Breisacher, Kevin; Liou, Larry; Wang, L.; Liang, X.; Galland, P.; Ho, P. P.; Alfano, R. R.

    1994-01-01

    Preliminary results from applying a Kerr-Fourier imaging system to a water/air spray produced by a shear coaxial element are presented. The physics behind ultrafast time-gated optical techniques is discussed briefly. A typical setup of a Kerr-Fourier time gating system is presented.

  9. Oxymetazoline Nasal Spray

    MedlinePlus

    ... Rinse the tip of the dispenser with hot water or wipe it clean after you use it.Follow the directions for using the nasal spray that appear on the package label. If you are using a product that comes in a pump dispenser, press down on the rim several times ...

  10. Ocean Spray Lubricates Winds

    ERIC Educational Resources Information Center

    Journal of College Science Teaching, 2005

    2005-01-01

    According to a new study by two University of California, Berkeley, mathematicians and their Russian colleague, the water droplets kicked up by rough seas serve to lubricate the swirling winds of hurricanes and cyclones, letting them build to speeds approaching 200 miles per hour. Without the lubricating effect of the spray, the mathematicians…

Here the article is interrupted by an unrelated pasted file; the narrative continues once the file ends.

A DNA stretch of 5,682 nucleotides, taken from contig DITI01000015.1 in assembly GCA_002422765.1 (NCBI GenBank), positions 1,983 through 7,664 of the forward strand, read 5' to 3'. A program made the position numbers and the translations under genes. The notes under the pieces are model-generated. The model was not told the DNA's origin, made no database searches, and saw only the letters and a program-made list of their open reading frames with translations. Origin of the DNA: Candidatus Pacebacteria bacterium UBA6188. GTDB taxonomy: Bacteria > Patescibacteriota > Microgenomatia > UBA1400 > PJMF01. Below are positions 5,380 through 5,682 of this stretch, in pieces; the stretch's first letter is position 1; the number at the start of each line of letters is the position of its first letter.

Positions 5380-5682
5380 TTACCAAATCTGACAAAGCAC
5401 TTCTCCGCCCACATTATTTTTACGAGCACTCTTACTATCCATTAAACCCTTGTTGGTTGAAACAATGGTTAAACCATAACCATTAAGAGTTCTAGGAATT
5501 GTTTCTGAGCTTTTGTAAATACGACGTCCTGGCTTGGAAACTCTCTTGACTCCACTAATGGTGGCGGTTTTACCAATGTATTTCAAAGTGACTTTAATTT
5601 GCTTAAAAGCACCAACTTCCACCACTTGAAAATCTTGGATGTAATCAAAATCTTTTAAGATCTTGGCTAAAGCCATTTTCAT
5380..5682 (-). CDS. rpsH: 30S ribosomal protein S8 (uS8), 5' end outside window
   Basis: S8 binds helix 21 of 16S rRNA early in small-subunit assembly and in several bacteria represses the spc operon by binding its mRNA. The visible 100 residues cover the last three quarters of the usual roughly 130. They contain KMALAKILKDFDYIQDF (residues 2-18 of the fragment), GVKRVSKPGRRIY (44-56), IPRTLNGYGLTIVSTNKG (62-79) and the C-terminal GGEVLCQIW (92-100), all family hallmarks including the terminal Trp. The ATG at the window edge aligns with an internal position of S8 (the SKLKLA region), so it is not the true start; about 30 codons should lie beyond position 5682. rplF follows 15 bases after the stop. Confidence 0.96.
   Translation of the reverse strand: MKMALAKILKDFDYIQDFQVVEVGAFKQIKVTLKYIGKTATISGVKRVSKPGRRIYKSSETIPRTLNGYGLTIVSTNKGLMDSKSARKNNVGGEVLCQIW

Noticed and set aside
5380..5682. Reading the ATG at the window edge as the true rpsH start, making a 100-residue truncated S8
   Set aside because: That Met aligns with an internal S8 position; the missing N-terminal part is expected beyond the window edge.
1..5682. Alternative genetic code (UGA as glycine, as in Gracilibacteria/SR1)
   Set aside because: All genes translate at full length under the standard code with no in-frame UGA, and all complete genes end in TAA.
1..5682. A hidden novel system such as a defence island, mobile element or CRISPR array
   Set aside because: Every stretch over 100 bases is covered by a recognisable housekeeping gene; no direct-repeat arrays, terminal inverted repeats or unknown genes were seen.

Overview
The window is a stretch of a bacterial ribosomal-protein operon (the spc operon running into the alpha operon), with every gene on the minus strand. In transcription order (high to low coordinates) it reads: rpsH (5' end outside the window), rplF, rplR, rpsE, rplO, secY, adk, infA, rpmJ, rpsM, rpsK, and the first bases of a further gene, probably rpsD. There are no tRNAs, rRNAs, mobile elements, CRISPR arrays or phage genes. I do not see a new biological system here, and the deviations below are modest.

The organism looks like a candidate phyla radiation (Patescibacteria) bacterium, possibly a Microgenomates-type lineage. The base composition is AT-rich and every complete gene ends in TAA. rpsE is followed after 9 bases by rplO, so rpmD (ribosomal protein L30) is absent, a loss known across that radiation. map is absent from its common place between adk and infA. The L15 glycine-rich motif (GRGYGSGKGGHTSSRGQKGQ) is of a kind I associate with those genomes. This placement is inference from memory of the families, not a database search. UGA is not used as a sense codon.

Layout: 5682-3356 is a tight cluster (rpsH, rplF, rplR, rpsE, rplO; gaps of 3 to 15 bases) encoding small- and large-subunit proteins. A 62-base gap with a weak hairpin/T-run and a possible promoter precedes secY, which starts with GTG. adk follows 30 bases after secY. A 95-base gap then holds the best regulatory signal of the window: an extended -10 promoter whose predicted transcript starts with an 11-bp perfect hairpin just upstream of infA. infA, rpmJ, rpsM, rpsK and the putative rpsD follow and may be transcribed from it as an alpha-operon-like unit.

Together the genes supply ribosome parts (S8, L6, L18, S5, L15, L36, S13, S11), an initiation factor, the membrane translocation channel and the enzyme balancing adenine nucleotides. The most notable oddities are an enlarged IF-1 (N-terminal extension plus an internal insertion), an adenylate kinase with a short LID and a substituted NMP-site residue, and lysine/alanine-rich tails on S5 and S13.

11. Ocean Spray Lubricates Winds

    ERIC Educational Resources Information Center

    Journal of College Science Teaching, 2005

    2005-01-01

    According to a new study by two University of California, Berkeley, mathematicians and their Russian colleague, the water droplets kicked up by rough seas serve to lubricate the swirling winds of hurricanes and cyclones, letting them build to speeds approaching 200 miles per hour. Without the lubricating effect of the spray, the mathematicians…